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Top customer reviews
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For $20, this can't be beat. It is lightweight and surprisingly comfortable. I've tried quite a few chairs for backpacking, and there are three truly worth considering:
This travel Stool: $20
The REI Flex Lite: $65
Big Agnes Helinox Chair One: $100
All 3 options are approximately 2lbs.
For hiking, I wanted something I could lounge in a bit more after a long hike, though, and opted for the Helinox. It is as comfortable as my couch. And I have a very comfortable couch. Not even exaggerating.
This chair perfectly fills the "budget" space. For $20, you get a lightweight, comfortable stool. If you want back support and are willing to spend more money, the other options are fantastic.
A fourth option is the Alite Monarch, which is barely over 1lb, but sits VERY low to the ground, and lounges too far back. You can't do camp cooking sitting in it, and it is rough on the knees getting up from it.
Pros: Surprisingly sturdy but very light which means not thinking twice about taking it. The price is also very reasonable.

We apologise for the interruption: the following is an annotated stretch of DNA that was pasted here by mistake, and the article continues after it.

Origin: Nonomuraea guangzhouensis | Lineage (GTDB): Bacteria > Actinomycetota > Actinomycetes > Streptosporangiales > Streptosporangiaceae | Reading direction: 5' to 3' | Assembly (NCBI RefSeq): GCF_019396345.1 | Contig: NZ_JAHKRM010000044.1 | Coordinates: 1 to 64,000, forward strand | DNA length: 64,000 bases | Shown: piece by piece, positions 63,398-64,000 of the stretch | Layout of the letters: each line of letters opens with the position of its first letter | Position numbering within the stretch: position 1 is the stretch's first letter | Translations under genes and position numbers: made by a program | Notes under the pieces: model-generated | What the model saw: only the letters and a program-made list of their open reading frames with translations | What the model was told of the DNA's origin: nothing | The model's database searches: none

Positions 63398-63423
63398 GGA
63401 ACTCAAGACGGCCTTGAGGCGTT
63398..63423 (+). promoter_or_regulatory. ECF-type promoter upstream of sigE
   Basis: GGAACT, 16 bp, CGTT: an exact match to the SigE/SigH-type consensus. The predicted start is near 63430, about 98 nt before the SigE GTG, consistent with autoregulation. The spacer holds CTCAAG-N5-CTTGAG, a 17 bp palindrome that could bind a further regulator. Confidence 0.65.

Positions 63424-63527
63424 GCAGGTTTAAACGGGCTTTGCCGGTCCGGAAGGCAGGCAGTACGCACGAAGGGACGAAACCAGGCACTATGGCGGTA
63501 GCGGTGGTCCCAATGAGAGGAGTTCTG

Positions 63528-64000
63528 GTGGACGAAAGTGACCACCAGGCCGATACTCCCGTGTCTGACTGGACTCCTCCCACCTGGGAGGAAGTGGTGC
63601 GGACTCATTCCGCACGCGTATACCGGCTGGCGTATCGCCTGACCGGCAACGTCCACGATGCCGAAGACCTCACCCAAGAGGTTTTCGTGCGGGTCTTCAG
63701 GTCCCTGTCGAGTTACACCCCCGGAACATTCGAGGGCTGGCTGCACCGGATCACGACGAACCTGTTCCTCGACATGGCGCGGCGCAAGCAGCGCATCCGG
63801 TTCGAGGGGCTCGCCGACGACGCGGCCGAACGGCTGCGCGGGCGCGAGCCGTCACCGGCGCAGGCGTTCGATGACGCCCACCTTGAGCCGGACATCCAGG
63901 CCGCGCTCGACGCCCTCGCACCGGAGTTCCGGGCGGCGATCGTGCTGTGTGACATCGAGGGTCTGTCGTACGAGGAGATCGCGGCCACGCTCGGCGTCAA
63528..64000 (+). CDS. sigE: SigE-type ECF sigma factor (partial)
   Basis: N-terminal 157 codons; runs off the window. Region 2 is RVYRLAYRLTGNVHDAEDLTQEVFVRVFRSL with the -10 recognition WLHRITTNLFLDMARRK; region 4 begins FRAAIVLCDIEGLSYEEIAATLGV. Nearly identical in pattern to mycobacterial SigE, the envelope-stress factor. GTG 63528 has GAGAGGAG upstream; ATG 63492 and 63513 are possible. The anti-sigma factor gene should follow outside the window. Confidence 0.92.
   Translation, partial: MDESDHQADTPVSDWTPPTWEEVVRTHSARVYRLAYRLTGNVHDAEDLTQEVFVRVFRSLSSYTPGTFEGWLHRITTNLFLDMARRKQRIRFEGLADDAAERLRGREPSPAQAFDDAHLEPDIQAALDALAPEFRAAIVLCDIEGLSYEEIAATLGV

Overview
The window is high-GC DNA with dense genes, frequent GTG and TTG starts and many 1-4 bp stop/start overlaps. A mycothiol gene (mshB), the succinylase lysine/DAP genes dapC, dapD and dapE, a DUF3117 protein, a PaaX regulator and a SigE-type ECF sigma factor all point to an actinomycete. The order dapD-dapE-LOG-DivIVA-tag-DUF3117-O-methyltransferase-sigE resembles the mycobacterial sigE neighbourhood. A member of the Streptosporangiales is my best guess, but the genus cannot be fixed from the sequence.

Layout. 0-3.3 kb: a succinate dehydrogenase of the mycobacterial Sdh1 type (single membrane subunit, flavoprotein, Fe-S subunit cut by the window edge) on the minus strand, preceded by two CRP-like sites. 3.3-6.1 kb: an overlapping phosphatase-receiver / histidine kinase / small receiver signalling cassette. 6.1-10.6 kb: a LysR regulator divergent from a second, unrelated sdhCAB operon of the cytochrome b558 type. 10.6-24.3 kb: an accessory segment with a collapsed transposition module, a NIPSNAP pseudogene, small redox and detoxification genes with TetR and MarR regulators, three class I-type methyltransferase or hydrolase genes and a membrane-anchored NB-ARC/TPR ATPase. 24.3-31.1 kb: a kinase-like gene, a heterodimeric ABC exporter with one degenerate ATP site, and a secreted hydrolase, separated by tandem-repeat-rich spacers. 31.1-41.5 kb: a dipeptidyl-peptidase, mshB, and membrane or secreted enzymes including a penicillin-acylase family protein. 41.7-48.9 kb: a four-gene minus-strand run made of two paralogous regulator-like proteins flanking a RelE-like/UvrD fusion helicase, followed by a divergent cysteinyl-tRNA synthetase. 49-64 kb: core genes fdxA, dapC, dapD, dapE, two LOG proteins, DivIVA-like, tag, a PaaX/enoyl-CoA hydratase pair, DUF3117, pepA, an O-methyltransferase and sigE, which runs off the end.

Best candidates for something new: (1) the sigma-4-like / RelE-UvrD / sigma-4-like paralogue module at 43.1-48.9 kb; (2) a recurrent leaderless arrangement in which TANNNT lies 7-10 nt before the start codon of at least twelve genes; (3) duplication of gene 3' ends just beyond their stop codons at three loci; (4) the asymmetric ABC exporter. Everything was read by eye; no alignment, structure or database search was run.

Cons: Must be placed on sturdy footing or risk falling over. Can be said for any chair but the small footprint makes this more relevant.
No back support means you will notice you don't have back support when you get up.
Overall: This is a very affordable, surprisingly comfortable, and travel friendly chair, as such, I can recommend!
If you found this review helpful, please vote "yes" below!
This chair is almost perfect. It has only one major flaw. Both the flaw and the solution to the problem are detailed in the second half of the review.
My review will be referencing several photo collages that I attached under customer photos. Each photo is numbered 1 through 7.
The chair turned out to be more comfortable and more stable than I imagined from the photos. I sit on it as I would sit on a bicycle seat (see photo #6). Imagine that the top part of the photo is the pointy end of the bicycle seat, so my butt is on the wide part and it feels pretty comfortable. Not armchair comfortable but not unpleasant.
The slacker chair is pretty light. Photo #4 shows it on the postal scale, and you can see that it comes in at 1 pound 14.1 oz. Photos #5 shows the construction of the seat. Photos #7 show the feet. The feet generate pretty good friction and don't slide.
The chair is 24" long when folded. and when I wrap my measuring tape around its width the circumference is 7". When it is open, the seat is 17" from the ground. I am short and I find that height very comfortable. My husband thinks it is a little too short but not bad (he said it was like sitting on a toilet).